Consumer beliefs about healthy foods and diets

That’s the title of a new article I just published in the journal PLoS ONE. This is an exploratory/descriptive study with the aim of probing consumer’s perceptions of the term “healthy” in relation to food. The study is motivated by the fact that the FDA regulates the use of the term on food packages, and is in the process of reconsidering the definition. Here are some of the key results:

Consumers were about evenly split on whether a food can be deemed healthy based solely on the foods’ nutritional content (52.1% believing as such) or whether there were other factors that affect whether a food is healthy (47.9% believing as such). Consumers were also about evenly split on whether an individual food can be considered healthy (believed by 47.9%) or whether this healthiness is instead a characteristic of one’s overall diet (believed by 52.1%). Ratings of individual food products revealed that “healthy” perceptions are comprised of at least three underlying latent dimensions related to animal origin, preservation, and freshness/processing. Focusing on individual macronutrients, perceived healthiness was generally decreasing in a food’s fat, sodium, and carbohydrate content and increasing in protein content. About 40% of consumers thought a healthy label implied they should increase consumption of the type of food bearing the label and about 15% thought the label meant they could eat all they wanted.

One part of the analysis focuses on parsing out the correlations between the healthiness rating consumers placed on different types of foods . Below are three dimensions of 15 food’s healthiness ratings as determined by factor analysis.


Here’s the portion of the text describing these results:

The first factor (explaining 54% of the total variance), shown on the vertical axis of the bottom panel of Fig 3 shows all animal products with high values and other non-animal products with lower values, suggesting consumers use animal origin as a primary factor in judging whether a food is healthy. A second factor (explaining 31% of the total variance), illustrated on the horizontal axis of the top panel of Fig 3, has canned and frozen fruits and vegetables with the highest values, bakery and cereal items, candy, and fresh fruits and vegetables with mid-to-low values, and animal products with the lowest values, which seems to suggest consumers use degree of preservation as another dimension of healthiness. Finally, the third factor (explaining 22% of total variance), illustrated on the vertical axis of the top panel and the horizontal axis of the bottom panel of Fig 3, indicates freshness or degree of processing is another dimension to healthiness evaluations. These results indicate that healthiness is not a single unifying construct, but rather consumers evaluate healthiness along a number of different dimensions or factors. A food, such as beef or fish, can be seen as scoring high in some dimensions of healthy but low in another.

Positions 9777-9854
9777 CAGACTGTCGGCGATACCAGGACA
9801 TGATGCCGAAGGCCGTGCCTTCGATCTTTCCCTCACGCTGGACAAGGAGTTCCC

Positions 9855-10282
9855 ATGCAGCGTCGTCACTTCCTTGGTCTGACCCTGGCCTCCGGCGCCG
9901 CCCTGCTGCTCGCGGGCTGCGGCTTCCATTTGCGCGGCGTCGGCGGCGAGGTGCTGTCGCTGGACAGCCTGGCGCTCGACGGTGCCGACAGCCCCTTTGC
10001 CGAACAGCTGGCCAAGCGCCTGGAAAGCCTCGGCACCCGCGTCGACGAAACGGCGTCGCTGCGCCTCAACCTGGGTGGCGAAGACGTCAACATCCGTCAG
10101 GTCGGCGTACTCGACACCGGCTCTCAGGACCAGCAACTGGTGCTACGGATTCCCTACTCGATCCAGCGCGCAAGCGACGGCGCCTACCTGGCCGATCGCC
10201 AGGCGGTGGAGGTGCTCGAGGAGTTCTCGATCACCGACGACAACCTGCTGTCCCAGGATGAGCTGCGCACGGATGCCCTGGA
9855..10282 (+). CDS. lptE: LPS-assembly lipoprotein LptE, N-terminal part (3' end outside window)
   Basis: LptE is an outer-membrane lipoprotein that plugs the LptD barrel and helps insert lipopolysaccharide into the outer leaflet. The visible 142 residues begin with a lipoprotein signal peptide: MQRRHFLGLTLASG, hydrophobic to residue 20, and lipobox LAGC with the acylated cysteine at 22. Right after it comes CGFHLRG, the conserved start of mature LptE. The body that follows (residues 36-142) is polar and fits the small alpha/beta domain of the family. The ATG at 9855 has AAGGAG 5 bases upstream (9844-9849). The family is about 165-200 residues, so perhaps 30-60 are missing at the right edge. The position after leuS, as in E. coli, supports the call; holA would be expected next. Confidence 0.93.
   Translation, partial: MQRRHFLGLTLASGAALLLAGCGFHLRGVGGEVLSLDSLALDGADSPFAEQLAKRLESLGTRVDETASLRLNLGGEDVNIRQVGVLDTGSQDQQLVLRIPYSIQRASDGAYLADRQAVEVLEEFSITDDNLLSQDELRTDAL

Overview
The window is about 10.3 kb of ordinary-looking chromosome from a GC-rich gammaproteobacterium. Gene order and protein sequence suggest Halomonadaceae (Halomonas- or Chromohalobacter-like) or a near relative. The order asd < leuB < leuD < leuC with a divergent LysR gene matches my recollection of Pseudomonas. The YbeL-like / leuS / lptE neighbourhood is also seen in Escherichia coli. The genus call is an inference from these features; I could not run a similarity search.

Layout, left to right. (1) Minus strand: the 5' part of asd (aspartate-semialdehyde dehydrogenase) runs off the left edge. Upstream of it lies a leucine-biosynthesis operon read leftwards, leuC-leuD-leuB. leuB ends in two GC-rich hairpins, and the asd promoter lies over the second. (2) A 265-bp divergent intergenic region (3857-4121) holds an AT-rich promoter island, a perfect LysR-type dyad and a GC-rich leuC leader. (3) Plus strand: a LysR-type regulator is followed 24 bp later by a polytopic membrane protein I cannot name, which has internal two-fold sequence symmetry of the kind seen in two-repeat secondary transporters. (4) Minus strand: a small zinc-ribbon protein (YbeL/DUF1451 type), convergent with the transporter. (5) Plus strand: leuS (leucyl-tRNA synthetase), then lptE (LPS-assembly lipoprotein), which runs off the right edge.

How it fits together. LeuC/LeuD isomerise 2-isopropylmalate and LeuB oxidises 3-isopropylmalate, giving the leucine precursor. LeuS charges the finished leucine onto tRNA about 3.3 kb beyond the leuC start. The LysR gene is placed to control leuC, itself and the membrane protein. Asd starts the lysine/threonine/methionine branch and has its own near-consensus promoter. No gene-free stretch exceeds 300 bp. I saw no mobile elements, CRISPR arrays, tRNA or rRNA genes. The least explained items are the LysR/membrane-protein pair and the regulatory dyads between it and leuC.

There’s a lot more in the article.

What Food Policies do Consumers Like and Dislike?

I have a new working paper with Vincenzina Caputo in which we elicit consumers’ preferences for 13 different food policies. Here’s our main motivation (references removed for readability).

A variety of food policies have been proposed, and in some cases enacted, in an effort to improve public health, environmental outcomes, or food security. Proposed actions include a spectrum of policies ranging from fiscal incentives/disincentives, bans, labelling programs, and passive policies such as subsides and investments in education. What food policy proposals do consumers prefer? While there have been numerous studies aimed at calculating the welfare effects of individual food policies it is difficult to easily ascertain the relative preferability of numerous policy options, even those that have the same objective (e.g., “fat taxes” and nutritional education both aim to improve public health).

We conducted a nationwide survey of 1,056 U.S. consumers who were asked to indicate the relative desirability of the following food policies.


Rather than use a traditional approach, where respondents are not required to make trade-offs between policies (e.g., people can approve of all policies or rank all policies as “very important”), we used the “best worst scaling” approach that requires respondents to make trade-offs. The approach requires respondents to answer a series of questions like the one below, where for each question, they have to indicate their most and least preferred policies.


The results are analyzed using a choice model that allows for preference heterogeneity. The main outcomes are below, reported as “preference shares” - i.e., the percent of people predicted to choose each policy as most preferable. Results indicate the highest levels of support for investments in agricultural research and requirements of food and agricultural literacy standards in public education. Fat, calorie, and soda taxes are the least popular. These preference shares provide a measure of intensity of preference in a population. Funding for agricultural research is 14%/8% = 1.75 times more preferable than symbolic nutritional labeling.


While the above results are useful in providing intensity of relative preferences, they do not indicate whether people would actually vote in favor of a policy. The table below shows the results of that question; the results largely align with the best-worse scaling approach. Fewer than one-third of respondents are in favor of these three tax policies.